But there is also something deeper taking place in this poem. Let us not forget it was written out of Dante’s lingering love for Beatrice Portinari, his muse who died aged just 24. This fact in itself offers another lesson, particularly for those who woke up this morning in need of motivation. After all, deeply felt ideas can be an antidote to the tragedies of the world. Dante conjured up tremendous images with the power of his words. It’s not just about what is written or spoken. It’s about embarking on a journey that tasks us with imagining the future.

Much the same could be said of that second great romantic, William Blake. While “Jerusalem” remains a staple of Labour’s songbook, its call for mythical salvation at every possible public opportunity is seldom discussed in any political sense today. Writing at the dawn of industrialisation, Blake was at pains to warn of the shift to mechanisation and the unwieldy power of the technological advance. As he suggested: “I must create a system or be enslaved by another man’s.” Blake’s resistance was to create one of the quintessential designs of the age, The Ancient of Days, which shows the God Urizen (who was the new deity for this industrious time) looking down upon the earth. The tyranny of technology for Blake was evident. As he recited:

“What demon
Hath form’d this abominable void,
This soul-shudd’ring vacuum? Some said
‘It is Urizen.’ But unknown, abstracted,
Brooding, secret, the dark power hid.”

Blake’s vision has never been more relevant. The only myth we are seemingly allowed to believe in today is the myth of technology, with all its dubious claims of connectivity, enrichment and improvement. Just look at the ways in which we are presented with the latest AI imaging as if it’s akin to a Biblical miracle, while the rest of us look on in a state of bewilderment at the banality of it all. Blake, by contrast, provided a strident warning against the fetishism of technologically driven progressivism, offering a powerful defence of the power of the arts.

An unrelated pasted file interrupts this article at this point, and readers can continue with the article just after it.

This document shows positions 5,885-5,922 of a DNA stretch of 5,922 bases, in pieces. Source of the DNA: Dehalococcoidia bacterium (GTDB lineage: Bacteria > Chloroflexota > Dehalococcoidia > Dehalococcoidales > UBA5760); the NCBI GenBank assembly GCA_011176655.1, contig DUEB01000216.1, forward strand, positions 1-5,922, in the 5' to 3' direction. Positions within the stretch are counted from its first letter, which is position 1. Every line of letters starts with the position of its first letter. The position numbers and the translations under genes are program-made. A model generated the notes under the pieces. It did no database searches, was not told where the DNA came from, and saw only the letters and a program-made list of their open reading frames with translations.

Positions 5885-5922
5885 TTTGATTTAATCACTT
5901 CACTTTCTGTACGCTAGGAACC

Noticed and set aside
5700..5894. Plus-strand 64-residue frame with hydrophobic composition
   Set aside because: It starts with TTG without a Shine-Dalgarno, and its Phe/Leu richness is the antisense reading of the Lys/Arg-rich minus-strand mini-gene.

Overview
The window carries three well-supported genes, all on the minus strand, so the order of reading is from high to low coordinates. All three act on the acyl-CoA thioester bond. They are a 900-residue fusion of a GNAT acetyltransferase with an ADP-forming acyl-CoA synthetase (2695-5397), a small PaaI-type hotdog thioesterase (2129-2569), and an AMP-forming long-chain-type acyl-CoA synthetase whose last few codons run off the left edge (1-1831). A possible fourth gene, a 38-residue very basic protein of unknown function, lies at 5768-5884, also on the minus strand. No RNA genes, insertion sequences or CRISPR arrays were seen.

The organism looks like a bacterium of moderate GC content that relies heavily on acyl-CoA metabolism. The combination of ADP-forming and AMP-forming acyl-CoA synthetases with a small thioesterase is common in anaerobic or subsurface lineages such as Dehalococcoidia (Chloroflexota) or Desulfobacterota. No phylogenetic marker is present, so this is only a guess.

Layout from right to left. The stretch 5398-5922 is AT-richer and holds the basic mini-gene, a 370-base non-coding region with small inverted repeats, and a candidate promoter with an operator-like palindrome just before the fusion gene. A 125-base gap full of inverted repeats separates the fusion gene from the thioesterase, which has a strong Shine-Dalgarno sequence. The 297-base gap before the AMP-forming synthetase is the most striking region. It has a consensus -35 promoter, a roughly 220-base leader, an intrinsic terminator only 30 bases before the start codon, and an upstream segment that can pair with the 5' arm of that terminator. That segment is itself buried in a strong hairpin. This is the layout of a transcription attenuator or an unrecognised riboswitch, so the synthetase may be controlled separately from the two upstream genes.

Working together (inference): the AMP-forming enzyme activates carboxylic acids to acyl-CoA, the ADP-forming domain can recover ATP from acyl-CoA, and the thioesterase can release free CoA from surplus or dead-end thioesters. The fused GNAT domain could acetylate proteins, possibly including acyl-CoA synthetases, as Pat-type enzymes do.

“The only myth we are seemingly allowed to believe in today is the myth of technology.”

Yet today, can we name a single political party who didn’t promise to somehow improve our lives and make the necessary efficiency savings by appealing to more technology? And how many placed the importance of investing heavily in the arts and humanities a cornerstone of their policies?

For all the talk about the future, it was telling that the issue of higher education was barely mentioned during the campaign. It was also telling as the campaigns unfolded, that one of the country’s leading arts universities — Goldsmiths of London — has been left to fall on the free-market sword that was wantonly placed into its hands.

Short of pulling back on its promise to provide free tertiary education, Labour’s fixation on growth and jobs points to a continuation of the policy where the value of degrees is bound to salary prospects. I’ve never met a single arts student who believes they may earn as much as a banker. Yet it’s pretty clear who is more important to any collective vision for society. Indeed, as Blake maintained, the arts are not just some fanciful cultural pastime. They are essential to the “destruction of tyrannies”.

And without them? Perhaps we shall soon find out, living in our own Dantesque wilderness of doubt. The question, then, will be which path to take. Will we, against the odds, recover something vital? Or will we walk among the trees like automated zombies, led by dead ideas towards an unclear future that only replenishes our cynicism.


Professor Brad Evans holds a Chair in Political Violence & Aesthetics at the University of Bath. His book, How Black Was My Valley: Poverty and Abandonment in a Post-Industrial Heartland, is out in April.


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Right-Wing Hippie
Right-Wing Hippie
6 days ago

If the twentieth century has taught us anything, it’s that the last thing you want running your country is a bunch of leftwing romantics.

David Morley
David Morley
5 days ago

Or right wing romantics for that matter.

Santiago Excilio
Santiago Excilio
5 days ago
Reply to  David Morley

or indeed any romantics of whatever hue.

Dr E C
Dr E C
5 days ago